More Pet Food Testing, More Problems in Pet Food
Some pet food testing in Europe has found 14 of 17 pet foods to include meats not identified on product labels. Lack of pet food transparency is a worldwide concern.
In this study (and this one was a study), researchers testing 17 popular brands of pet food sold in Europe. The study looked for animal protein sourced from cow, horse, pig and chicken. Of significant concern, “there was detection at substantial levels of unspecified animal species in most products tested.” Unspecified animal species could be any animal other than cow, horse, pig and chicken. Let us hope these researchers will do further DNA analysis to determine the exact animal that was dubbed ‘unspecified’.
Quoting the report from this study…
“A major finding was the relative abundance of proteins from unspecified animal species in 14 of the 17 products. Amongst these 14 samples, bovine, porcine and chicken DNA were found in various proportions and combinations but were not explicitly named on the product labels. With two products (“Encore Chicken Breast with Brown Rice” and “Chappie Original”), the detection of chicken DNA only was consistent with their declared chicken contents. Two products (“Hill’s Prescription Diet R/D Feline Weight Loss” and “Cooperative Gourmet Terrine with Chicken and Game”) appear to contain no and 1% chicken DNA respectively, contrary to expectations.”
“Another key observation concerned the headline description on pet food labels. Seven products with prominent descriptions containing the term “with beef” comprised between 14% and 56% bovine DNA. Only two of the seven were found to contain more bovine DNA (>50%) than pig and chicken DNA combined. With the remaining five samples, three contained more pig than bovine DNA. Another 6 headline labels that highlighted “chicken” or “with chicken” contained 1% to 100% chicken DNA of which two products contained more pig or bovine than chicken DNA.”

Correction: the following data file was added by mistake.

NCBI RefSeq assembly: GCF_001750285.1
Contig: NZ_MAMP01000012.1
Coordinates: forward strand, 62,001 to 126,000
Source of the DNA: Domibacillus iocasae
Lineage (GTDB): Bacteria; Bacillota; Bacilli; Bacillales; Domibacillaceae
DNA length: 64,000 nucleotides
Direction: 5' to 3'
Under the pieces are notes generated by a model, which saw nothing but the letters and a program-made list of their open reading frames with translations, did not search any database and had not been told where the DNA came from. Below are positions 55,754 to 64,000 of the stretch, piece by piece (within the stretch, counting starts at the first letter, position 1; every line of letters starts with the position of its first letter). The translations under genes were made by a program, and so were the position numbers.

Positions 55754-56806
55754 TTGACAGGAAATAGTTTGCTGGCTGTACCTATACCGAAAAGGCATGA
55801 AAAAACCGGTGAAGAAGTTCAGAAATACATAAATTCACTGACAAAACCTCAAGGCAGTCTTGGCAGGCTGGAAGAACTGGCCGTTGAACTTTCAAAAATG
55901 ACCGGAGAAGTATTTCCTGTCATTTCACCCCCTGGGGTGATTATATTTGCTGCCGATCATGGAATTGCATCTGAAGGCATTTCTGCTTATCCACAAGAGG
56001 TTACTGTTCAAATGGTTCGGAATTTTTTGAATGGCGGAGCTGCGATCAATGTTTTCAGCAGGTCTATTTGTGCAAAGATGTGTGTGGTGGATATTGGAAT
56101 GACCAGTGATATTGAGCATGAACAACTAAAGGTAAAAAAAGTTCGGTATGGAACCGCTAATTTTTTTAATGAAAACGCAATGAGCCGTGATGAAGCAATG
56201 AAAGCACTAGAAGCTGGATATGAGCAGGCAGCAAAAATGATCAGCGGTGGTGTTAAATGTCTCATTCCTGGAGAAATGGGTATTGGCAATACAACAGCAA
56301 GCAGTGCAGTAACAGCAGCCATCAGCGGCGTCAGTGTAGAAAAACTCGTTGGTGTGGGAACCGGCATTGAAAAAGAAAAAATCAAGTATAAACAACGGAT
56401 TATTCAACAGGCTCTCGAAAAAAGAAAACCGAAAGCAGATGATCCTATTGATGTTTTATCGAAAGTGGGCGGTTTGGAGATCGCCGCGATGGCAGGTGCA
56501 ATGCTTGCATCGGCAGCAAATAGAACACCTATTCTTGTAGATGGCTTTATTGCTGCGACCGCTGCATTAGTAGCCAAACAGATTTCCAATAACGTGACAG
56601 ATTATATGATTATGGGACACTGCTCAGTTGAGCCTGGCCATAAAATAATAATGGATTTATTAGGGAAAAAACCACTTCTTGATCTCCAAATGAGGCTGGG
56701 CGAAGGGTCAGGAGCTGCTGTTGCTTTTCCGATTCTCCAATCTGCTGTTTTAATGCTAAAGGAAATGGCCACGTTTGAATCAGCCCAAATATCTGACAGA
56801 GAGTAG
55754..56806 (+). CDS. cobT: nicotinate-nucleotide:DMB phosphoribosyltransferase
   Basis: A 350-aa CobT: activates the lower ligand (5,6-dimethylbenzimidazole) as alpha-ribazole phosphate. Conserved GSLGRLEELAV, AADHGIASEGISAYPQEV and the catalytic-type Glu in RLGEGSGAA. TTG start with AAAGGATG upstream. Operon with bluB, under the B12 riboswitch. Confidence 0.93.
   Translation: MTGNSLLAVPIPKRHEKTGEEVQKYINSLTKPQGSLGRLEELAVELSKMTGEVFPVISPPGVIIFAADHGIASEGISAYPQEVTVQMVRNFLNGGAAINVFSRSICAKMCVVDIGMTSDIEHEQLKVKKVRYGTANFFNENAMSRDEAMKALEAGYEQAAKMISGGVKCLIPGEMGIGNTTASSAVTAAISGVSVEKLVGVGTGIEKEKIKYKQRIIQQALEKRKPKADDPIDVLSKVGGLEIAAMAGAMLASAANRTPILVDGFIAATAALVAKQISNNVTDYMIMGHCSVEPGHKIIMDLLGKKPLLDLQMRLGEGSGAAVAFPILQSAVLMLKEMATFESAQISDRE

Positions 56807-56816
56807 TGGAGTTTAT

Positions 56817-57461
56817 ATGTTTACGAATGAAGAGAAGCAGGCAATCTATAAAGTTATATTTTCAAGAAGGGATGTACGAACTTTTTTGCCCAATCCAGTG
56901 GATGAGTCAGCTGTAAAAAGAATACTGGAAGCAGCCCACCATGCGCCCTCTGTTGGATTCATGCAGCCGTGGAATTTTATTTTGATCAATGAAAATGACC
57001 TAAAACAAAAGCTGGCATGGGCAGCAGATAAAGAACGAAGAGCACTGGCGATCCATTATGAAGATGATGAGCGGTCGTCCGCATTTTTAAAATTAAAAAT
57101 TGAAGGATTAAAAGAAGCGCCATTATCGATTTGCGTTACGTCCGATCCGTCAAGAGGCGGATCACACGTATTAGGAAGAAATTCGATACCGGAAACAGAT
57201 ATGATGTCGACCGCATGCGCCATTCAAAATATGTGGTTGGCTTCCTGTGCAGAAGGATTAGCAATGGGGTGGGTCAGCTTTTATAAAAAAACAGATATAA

“Whilst the present practice in pet food labelling appears to be within current regulatory guidelines, our findings have highlighted two related weaknesses in product labelling that could adversely affect consumers (pets) and their owners. Firstly, in most products evaluated (14 out of 17), substantial protein contents of cow, pig and chicken were found but these animal species were not explicitly specified on product labels. Secondly, headline product information may not tally with buyers’ expectations. Our findings highlighted what could be regarded as a considerable mismatch in the labelling standard of the pet food industry and what the purchaser might reasonably expect. For example, it would be reasonable for a purchaser to expect from a product prominently labelled as “beef stew” to have “beef” and not “chicken” as the major animal constituent. It may be a surprise to shoppers to discover that prominently described contents such as “beef” on a tin could, within the Guidelines, be a minor ingredient, have no bovine skeletal muscle (meat) and contain a majority of unidentified animal proteins.”
My thanks to these researchers for highlighting once again that pet food consumers face tremendous challenges when trying to find an honestly labeled pet food. Now we need for regulatory authorities to step up (worldwide) and protect pets and pet food consumers by strengthening regulations and enforcement. Unspecified animal protein is unacceptable. It’s time to put the consumer and their pet first – industry second.
More links on this pet food testing:
Wishing you and your pet(s) the best,
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